Empirical Analysis in Labor Market and International Finance
- Author(s): Zhu, Zijing;
- Advisor(s): Gu, Grace;
- et al.
This dissertation presents three empirical studies on topics in regional growth, international finance, and global commodity prices. The first chapter analyzes the labor market reallocation following the reduction of transportation costs. The second chapter discovers developing countries' external debt holdings abilities with different exchange rate regimes, and the third chapter reveals how commodity prices are affected by information from the news in high-frequency trading.
The first chapter discovers how labor is reallocated across cities as they become more connected to the High-Speed Railway (HSR) network in China. Specifically, by adapting graph theory from computer science, this chapter constructs a continuous connectivity index that captures the changes of 285 cities' indirect connections to the HSR network over ten years. Additionally, using China City Statistic Yearbook that covers these cities' labor market outcomes from 2003 to 2017, this chapter finds that increasing the indirect connectivity to the HSR network has insignificant effects on total employment. However, there are heterogeneous effects on employment in different industries. This chapter suggests that cities with higher indirect connectivity to the HSR network have more employment in skilled and non-service industries but less employment in service industries. Moreover, with or without direct connections to HSR generates different effects on labor reallocation. Cities have HSR contributes to the increase in employment in skilled industries, while cities near HSR has more increase in non-service employment.
The second chapter examines how exchange rate regimes affect external debt holdings for developing countries, both at normal times and during default episodes. In order to uncover the connection of more floating exchange regimes and external debt holdings, this chapter collects 57 countries' external debt level and exchange rate regimes from 1970 to 2007, including 232 default episodes. Using GMM regressions, the results reveal that compared to countries with more fixed exchange rate regimes, countries with more floating exchange rate regimes hold less external debts, especially during default episodes. Moreover, switching from fixed exchange rate regimes to floating regimes further reduces external debt holding, this can be driven by the abandonment of fixed exchange rate regimes commitment.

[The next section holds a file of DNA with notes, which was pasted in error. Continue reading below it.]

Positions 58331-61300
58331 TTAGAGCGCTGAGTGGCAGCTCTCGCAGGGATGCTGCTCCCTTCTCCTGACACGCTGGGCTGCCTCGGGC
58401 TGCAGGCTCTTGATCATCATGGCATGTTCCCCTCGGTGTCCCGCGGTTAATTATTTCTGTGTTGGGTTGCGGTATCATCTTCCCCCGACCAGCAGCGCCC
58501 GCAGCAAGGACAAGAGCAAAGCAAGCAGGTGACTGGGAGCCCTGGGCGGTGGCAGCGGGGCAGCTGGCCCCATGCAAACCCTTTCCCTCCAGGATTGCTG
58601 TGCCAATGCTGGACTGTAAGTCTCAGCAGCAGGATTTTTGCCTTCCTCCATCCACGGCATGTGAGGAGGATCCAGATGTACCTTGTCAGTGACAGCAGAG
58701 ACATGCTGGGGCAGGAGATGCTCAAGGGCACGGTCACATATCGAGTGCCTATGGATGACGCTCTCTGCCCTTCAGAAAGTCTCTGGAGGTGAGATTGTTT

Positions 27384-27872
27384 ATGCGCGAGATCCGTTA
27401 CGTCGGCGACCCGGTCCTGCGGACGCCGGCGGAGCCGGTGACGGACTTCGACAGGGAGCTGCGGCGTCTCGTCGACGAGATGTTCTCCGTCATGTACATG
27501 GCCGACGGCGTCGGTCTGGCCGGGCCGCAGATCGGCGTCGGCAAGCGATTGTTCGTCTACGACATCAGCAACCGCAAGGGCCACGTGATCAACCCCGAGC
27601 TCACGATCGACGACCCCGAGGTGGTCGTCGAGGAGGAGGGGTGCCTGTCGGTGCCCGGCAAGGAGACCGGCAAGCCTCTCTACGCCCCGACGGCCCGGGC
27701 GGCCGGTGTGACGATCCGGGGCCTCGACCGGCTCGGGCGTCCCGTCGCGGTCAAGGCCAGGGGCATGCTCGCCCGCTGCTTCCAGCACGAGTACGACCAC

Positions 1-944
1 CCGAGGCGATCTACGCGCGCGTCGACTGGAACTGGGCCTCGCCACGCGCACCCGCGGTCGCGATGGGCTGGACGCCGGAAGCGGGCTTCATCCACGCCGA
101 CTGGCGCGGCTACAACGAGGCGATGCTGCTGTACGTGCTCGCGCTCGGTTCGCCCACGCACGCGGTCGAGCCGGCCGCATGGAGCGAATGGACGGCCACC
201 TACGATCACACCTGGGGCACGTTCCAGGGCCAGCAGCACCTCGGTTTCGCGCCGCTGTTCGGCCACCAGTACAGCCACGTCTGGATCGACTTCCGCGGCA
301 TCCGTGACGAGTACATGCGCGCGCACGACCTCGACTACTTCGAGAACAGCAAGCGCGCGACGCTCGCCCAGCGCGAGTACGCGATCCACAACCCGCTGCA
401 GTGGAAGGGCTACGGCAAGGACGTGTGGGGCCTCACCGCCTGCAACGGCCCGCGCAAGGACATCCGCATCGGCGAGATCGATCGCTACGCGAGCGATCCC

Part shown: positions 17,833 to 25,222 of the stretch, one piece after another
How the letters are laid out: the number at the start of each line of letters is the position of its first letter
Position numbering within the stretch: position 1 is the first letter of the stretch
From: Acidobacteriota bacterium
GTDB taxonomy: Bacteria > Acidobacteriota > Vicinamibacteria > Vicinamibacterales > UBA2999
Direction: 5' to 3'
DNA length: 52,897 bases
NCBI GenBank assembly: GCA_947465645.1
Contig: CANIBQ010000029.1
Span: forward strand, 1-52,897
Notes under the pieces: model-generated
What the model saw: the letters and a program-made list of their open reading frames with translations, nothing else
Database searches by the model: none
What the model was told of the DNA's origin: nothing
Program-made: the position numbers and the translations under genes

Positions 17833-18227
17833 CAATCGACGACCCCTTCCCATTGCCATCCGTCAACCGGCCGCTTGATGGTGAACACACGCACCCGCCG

The third chapter is a group project with Yifei Sheng and Yunxiao Zhang. To uncover the news impact on the price of WTI crude oil futures, the third chapter applies supervised and unsupervised machine learning algorithms to conduct news sentiment and topic analysis. With the assumption that the crude oil futures market is efficient enough to respond quickly to new information, this chapter obtains high-frequency price and news from the Bloomberg terminal. Using results from logistic regression and K-means clustering, this chapter defines the positive score and topic for each news article as inputs for the final logistic regression. The regression results show that the "World Crude Oil" news is more positively correlated with price increase than other topics. Moreover, the "WTI Crude Oil" news has the highest correlation with the price increase as the positive score increases.